Many factors—hormones, health conditions, age, lifestyle and even vision correction surgery—can contribute to dry eye. Frequently, people who experience dry eye can find relief by making adjustments to their environment and day-to-day routines.
If lifestyle changes are not enough, there is also an ever-expanding array of over-the-counter medicines to treat dry eye. These treatments are palliative—meaning they reduce discomfort, but they cannot cure dry eye. Talk to your doctor about which brands and ingredients are right for your particular situation.
Artificial tears: Also called eye drops, artificial tears are the first line of treatment for mild cases of dry eye. They are also used to keep the eye lubricated after laser eye surgery and cataract surgery. Over-the-counter eye drops come with a wide variety of ingredients and in varying thicknesses. The thicker gel-like products last longer, but can blur vision. Preservative-free options are a good choice for people who have sensitivities to certain chemicals.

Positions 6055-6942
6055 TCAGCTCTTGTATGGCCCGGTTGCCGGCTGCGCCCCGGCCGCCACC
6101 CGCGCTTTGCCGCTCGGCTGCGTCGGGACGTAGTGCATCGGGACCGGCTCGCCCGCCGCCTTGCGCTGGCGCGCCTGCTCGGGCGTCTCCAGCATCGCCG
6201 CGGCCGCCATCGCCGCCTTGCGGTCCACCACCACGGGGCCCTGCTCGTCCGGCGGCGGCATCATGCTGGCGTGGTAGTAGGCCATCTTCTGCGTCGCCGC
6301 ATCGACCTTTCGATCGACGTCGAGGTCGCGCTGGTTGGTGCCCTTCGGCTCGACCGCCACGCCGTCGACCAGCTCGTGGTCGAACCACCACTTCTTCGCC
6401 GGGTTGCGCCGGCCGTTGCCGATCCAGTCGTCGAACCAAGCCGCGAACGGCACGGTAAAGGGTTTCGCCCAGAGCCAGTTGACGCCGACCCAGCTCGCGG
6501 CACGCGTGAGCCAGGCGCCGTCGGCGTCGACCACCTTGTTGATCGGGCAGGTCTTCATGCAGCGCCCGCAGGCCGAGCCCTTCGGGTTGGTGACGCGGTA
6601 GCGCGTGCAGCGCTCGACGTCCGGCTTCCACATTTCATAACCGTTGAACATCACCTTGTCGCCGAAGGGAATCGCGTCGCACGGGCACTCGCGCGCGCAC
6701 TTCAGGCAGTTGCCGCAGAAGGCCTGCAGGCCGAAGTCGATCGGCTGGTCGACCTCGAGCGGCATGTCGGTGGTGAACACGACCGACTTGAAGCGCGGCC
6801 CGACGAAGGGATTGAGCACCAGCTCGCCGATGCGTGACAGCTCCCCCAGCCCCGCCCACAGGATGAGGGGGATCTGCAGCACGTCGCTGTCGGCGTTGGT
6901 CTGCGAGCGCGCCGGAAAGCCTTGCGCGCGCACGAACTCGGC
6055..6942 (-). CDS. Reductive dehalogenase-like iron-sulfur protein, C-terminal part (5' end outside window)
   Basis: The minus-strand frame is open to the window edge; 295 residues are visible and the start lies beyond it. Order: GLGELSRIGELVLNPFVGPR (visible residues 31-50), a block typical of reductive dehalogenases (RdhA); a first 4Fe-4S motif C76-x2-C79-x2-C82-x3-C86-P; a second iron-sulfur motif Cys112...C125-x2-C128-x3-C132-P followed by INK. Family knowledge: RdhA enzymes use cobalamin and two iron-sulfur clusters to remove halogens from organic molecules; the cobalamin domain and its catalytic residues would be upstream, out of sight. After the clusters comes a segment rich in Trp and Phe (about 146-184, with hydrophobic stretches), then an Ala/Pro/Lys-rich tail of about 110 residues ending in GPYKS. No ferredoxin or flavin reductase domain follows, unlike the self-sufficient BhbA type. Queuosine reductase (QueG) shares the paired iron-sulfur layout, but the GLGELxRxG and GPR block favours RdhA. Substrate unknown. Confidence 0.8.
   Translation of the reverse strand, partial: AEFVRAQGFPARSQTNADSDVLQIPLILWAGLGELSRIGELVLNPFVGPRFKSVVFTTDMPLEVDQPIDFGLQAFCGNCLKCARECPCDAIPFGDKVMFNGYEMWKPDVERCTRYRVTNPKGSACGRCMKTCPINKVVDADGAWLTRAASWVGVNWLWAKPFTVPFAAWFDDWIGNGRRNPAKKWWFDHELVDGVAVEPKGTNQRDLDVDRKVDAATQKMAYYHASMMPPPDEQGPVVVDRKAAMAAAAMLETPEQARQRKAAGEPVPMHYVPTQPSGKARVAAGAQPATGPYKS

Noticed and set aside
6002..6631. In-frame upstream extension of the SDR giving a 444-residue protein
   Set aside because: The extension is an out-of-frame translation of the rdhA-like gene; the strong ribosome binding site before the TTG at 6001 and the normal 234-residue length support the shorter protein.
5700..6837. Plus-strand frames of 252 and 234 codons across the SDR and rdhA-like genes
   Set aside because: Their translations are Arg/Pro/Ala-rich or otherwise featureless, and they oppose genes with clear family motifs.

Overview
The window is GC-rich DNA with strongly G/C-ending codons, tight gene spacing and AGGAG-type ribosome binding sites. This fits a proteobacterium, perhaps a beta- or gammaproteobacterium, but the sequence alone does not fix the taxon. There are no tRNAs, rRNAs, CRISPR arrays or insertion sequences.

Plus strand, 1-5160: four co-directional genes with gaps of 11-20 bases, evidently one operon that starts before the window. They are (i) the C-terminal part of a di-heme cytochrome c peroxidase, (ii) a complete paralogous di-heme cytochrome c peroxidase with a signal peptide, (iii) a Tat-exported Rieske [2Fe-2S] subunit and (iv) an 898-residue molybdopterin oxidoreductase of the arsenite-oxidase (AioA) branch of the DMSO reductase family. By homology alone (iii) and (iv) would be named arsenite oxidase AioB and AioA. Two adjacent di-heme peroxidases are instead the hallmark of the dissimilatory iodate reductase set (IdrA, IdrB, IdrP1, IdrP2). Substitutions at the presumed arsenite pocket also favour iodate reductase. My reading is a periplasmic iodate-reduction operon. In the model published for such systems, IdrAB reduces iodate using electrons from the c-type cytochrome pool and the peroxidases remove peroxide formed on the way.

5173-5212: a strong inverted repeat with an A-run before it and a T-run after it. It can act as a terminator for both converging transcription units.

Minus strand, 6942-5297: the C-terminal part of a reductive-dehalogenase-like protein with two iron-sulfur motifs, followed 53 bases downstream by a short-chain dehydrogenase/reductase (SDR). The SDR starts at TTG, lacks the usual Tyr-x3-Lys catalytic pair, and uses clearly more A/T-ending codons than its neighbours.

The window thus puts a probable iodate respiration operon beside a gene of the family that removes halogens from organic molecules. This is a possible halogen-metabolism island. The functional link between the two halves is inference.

Contact lens solution: Rewetting drops differ from artificial tears in one important way: they are specifically designed to be compatible with contact lenses. Figuring out what is causing the dry eye in contact lens wearers—the contacts, the lens care products or something else entirely—can be a challenge. That is why it’s important to stick with the care regime recommended by your eye doctor and discuss any product changes you make. Using the wrong eye drops with contacts can ruin the lenses and harm the eye.
Supplements: Dietary supplements are showing promise for preventing and treating dry eye. Research has shown a link between low intake of omega-3 fatty acids and dry eye. A diet with a healthy balance of omega-3 to omega-6 fatty acids may reduce symptoms of dry eye. A small 2015 study found that women with low vitamin D levels had dry eyes, too.
Redness removers: Redness removers can be useful for situations where having red eyes is a problem, but they are not a true treatment for dry eye.